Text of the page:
Chapter four brings together the topics discussed earlier into a narrative about a turkey before Thanksgiving who is fed and treated well for many consecutive days, only to be slaughtered and served as a meal. Taleb uses it to illustrate the philosophical problem of induction and how past performance is no indicator of future performance. He then takes the reader into the history of skepticism.
In chapter nine, Taleb outlines the multiple topics he previously has described and connects them as a single basic idea. In chapter thirteen, the book discusses what can be done regarding “epistemic arrogance”, which occurs whenever people begin to think they know more than they actually do. He recommends avoiding unnecessary dependence on large-scale harmful predictions, while being less cautious with smaller matters, such as going to a picnic. He makes a distinction between the American cultural perception of failure versus European and Asian stigma and embarrassment regarding failure: the latter is more tolerable for people taking small risks. He also describes the "barbell strategy" for investment that he used as a trader, which consists in avoiding medium risk investments and putting 85–90% of money in the safest instruments available and the remaining 10–15% on extremely speculative bets.
The term black swan was a Latin expression: its oldest reference is in the poet Juvenal's expression that "a good person is as rare as a black swan" ("rara avis in terris nigroque simillima cygno", 6.165). It was a common expression in 16th century London, as a statement that describes impossibility, deriving from the old world presumption that 'all swans must be white', because all historical records of swans reported that they had white feathers. Thus, the black swan is an oft cited reference in philosophical discussions of the improbable. Aristotle's "Prior Analytics" is the most likely original reference that makes use of example syllogisms involving the predicates "white", "black", and "swan." More specifically, Aristotle uses the white swan as an example of necessary relations and the black swan as improbable. This example may be used to demonstrate either deductive or inductive reasoning; however, neither form of reasoning is infallible, since in inductive reasoning, the premises of an argument may support a conclusion, but do not ensure it, and similarly, in deductive reasoning, an argument is dependent on the truth of its premises. That is, a false premise may lead to a false result and inconclusive premises also will yield an inconclusive conclusion. The limits of the argument behind "all swans are white" is exposed—it merely is based on the limits of experience (e.g., that every swan one has seen, heard, or read about is white). The point of this metaphor is that all known swans were white until the discovery of black swans in Australia. Hume's attack against induction and causation is based primarily on the limits of everyday experience and so too, the limitations of scientific knowledge.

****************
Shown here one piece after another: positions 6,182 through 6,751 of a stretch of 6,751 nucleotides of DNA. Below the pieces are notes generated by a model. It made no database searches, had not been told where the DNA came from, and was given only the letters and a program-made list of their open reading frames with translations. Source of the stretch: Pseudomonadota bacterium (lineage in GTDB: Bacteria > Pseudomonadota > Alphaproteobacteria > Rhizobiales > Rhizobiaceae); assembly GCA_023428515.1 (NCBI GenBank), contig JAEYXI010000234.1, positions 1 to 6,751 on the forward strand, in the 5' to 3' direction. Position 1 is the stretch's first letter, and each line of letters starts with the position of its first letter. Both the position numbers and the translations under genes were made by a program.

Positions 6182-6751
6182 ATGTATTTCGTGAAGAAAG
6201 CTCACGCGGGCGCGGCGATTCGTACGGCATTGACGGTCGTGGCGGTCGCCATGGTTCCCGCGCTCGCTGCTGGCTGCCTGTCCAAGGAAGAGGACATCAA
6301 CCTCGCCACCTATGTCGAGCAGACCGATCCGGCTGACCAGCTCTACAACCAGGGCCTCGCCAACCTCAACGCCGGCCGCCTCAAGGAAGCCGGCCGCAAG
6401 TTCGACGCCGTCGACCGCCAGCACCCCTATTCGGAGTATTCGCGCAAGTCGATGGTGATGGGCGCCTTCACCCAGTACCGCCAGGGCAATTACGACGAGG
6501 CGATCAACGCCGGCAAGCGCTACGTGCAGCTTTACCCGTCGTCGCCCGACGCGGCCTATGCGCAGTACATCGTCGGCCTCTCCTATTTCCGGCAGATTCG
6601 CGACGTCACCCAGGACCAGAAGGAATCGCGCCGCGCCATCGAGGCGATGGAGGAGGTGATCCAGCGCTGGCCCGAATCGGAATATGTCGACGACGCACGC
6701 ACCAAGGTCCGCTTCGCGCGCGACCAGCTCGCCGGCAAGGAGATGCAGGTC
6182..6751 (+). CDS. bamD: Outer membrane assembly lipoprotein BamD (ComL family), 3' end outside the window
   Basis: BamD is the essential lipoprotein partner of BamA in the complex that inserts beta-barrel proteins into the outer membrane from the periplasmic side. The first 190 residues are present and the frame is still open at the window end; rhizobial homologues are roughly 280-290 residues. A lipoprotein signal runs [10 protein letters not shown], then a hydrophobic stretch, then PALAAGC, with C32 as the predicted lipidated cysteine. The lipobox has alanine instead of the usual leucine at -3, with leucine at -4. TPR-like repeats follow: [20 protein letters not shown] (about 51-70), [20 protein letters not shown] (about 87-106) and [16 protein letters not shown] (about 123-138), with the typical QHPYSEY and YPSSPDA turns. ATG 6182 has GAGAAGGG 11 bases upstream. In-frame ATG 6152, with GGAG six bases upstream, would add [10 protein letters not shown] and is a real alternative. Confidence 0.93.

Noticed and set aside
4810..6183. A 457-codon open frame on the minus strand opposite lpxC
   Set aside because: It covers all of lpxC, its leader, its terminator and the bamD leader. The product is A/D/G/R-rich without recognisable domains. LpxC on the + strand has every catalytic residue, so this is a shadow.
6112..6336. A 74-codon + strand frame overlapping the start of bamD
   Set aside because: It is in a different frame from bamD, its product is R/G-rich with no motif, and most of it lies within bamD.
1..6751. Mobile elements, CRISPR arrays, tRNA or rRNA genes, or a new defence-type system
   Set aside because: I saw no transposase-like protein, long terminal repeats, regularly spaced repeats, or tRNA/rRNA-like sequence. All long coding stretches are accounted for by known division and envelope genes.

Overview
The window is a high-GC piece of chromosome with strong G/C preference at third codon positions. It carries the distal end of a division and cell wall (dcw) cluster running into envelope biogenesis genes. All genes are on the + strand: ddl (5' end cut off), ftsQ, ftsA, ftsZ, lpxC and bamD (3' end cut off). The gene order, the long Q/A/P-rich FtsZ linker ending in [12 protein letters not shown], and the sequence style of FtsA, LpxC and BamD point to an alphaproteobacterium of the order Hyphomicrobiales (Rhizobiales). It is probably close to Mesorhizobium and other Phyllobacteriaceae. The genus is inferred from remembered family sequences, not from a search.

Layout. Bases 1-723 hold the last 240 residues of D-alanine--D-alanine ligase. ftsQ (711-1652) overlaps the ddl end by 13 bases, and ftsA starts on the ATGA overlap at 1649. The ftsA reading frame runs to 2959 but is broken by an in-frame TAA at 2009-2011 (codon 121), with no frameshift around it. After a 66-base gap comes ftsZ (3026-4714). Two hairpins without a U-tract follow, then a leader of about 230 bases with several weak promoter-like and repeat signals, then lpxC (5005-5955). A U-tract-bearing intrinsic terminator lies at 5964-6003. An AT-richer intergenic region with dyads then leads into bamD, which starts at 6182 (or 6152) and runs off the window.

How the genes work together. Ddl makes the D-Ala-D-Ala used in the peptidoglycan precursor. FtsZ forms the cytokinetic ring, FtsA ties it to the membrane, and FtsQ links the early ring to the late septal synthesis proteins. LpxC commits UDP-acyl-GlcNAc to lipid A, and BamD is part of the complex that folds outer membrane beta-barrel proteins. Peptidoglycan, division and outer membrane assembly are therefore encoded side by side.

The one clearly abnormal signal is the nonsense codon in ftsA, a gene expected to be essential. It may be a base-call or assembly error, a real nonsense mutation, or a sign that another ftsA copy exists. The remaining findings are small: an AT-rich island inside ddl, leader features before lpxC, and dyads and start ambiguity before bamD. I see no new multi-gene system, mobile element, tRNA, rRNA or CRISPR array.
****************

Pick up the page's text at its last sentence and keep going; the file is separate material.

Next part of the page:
The book has been described by The Sunday Times as one of the twelve most influential books since World War II. As of December 2020, it has been cited approximately 10,633 times, 9,000 of which are for the English-language edition. The book spent 36 weeks on the New York Times Best Seller List; 17 as hardcover and 19 weeks as paperback. It was published in 32 languages.
Mathematics professor David Aldous argued that "Taleb is sensible (going on prescient) in his discussion of financial markets and in some of his general philosophical thought, but tends toward irrelevance or ridiculous exaggeration otherwise." Gregg Easterbrook wrote a critical review of The Black Swan in the New York Times to which Taleb replied with a list of logical errors, blaming Easterbrook for not having read the book. Giles Foden, writing for The Guardian in 2007, described the book as insightful, but facetiously written, saying that Taleb's "dumbed-down" style was a central problem, especially in comparison to his earlier book, Fooled by Randomness. The Nobel Prize–winning psychologist Daniel Kahneman wrote "The Black Swan changed my view of how the world works" and explains the influence in his own 2011 book Thinking, Fast and Slow.
- Baryon asymmetry
- Benoit Mandelbrot
- Black swan emblems and popular culture
- Cognitive bias
- Confirmation bias
- Efficient-market hypothesis
- Illusory correlation
- Raven paradox
- Sextus Empiricus